The lightest, fluffiest, melt-in-your-mouth cupcake you've ever made?
- desserina May 17, 2013 05:38 AM
I'm on the hunt for the best cupcakes ever! And by best I mean light, like clouds and candy floss light, fluffy, and just perfect. Do any of you have a basic recipe I can try out? Any flavors would be fine, even a oldie-but-goodie vanilla recipe would be awesome! I'm leaning towards using whipped egg whites for the light and fluffy part, am I right? (Plus, what's the proper name for these kind of egg-whites-folded-in cupcakes? are they white cupcakes or sponge or what? I'm so confused!) I'm not quite sure actually...can someone help me out on this one? Thanks so much!
I wouldn't use egg whites in place of whole eggs since whites are drier. The flavor and luscious texture are imparted by the fatty yolk. Lately I have been noticing that subbing full fat or 2% fat Greek yogurt for most or all of the dairy in simple cakes, cupcakes, and biscuits seems to be giving me a higher rise and lighter texture.
Remember that the more you beat your batter, the more gluten you will develop. Gluten is the enemy when you want a light-structured cake. I prefer a wooden spoon to an electric mixer. You can sub rice flour (if you can't find it try Trader Joe's, or use instant rice baby cereal) for some of the flour in your recipe if you want to experiment with creating lighter texture when using an electric mixer.
I assume you're already using cake flour? That may help if you aren't.
I believe a "whipped egg white folded in" cake is called a foam-raised style cake, of which there are many sub categories (angel food, chiffon, sponge, etc.). You may like this link which lists the ways in which the different types of foam cake differ (primarily in how they incorporate fat and flour), which might help give you ideas in your pursuit of your ideal texture.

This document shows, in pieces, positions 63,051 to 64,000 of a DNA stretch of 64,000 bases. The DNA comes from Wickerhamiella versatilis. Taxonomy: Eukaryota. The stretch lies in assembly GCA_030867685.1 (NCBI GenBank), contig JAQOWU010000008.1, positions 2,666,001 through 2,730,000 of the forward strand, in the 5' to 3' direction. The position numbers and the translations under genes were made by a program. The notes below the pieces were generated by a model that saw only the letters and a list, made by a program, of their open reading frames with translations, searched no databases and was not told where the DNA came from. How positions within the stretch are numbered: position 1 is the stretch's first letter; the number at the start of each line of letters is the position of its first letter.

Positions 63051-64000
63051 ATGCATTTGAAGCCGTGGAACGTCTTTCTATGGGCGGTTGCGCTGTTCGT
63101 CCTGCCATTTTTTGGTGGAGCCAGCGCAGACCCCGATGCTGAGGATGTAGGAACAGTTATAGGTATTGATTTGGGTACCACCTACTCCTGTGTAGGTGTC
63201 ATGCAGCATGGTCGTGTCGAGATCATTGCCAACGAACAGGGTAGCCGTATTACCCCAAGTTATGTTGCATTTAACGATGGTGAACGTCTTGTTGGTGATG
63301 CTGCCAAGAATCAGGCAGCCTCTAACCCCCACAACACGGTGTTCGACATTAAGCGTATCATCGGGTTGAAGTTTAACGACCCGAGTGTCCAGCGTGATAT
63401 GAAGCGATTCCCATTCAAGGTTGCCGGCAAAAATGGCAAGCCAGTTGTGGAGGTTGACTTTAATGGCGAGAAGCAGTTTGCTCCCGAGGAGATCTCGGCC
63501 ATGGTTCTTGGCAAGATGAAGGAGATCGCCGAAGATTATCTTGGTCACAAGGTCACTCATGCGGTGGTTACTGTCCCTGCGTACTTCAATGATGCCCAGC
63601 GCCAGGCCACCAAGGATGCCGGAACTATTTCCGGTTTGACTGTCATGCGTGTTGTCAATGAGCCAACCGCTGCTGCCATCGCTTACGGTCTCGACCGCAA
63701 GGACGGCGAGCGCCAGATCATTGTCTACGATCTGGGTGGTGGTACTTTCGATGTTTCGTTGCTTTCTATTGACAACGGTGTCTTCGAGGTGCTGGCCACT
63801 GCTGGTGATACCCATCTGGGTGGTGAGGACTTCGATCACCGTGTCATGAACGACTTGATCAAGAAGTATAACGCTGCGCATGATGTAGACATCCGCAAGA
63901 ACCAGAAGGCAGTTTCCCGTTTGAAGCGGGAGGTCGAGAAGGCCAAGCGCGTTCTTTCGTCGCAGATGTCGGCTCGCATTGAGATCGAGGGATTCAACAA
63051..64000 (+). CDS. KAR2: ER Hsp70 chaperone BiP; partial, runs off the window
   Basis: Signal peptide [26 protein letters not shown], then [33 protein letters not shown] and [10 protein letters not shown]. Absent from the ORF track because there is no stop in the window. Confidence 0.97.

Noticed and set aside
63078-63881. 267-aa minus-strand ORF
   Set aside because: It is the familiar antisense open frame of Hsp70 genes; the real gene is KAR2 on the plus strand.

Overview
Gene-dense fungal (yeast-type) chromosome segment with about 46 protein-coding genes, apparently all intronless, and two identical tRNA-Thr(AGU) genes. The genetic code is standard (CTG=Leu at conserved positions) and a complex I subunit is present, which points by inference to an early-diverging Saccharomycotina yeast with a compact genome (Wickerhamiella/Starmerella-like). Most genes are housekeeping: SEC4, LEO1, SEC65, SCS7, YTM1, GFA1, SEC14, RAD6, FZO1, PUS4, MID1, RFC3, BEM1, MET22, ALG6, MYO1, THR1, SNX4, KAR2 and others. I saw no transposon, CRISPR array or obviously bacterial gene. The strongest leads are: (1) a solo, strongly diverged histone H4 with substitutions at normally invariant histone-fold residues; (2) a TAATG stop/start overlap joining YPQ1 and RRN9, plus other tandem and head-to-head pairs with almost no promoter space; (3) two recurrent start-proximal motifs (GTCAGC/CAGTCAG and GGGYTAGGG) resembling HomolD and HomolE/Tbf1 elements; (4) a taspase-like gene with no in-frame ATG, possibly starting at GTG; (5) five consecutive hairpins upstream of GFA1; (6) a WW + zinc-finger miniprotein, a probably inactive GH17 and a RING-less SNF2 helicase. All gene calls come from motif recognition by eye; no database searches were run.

Have you tried a Chinese sponge cake recipe (specifically the baked one with paper liners, not the steamed one)? It's one of the types of foam cake described in the link above. They tend to be extremely light and meltingly tender. They are also somewhat light in flavor but there's gotta be a tradeoff somewhere. I agree with gregarious about the importance of egg yolks. Because of the inclusion of egg yolks in the sponge cake, I find them to be less dry than angelfood cakes.
The stabilizer/ovalette/emulsifier is apparently pretty key to getting it really soft and fine grained texture. But it can be hard to find if you are not near southeast asia and China. I see in your profile that you are in Taiwan? If so, you may be able to find it locally. If not, some have suggested substituting condensed milk, lecithin and cream of tartar, though ymmv and you have to be really good with beating the eggs to the ribbon stage, and folding flour in properly.
Or you can try to skip it: this one uses extra egg yolks instead:
Best of luck!
I like this recipe which calls for separated egg whites, beaten and then folded in, from Cooks Illustrated.
There are many kinds of cakes that use whipped egg whites, as in the link that greymalkin posted, depending on egg yolks, fats, etc. I like it w/ egg yolks and fat to make it more tender, vs the chewiness of angel food.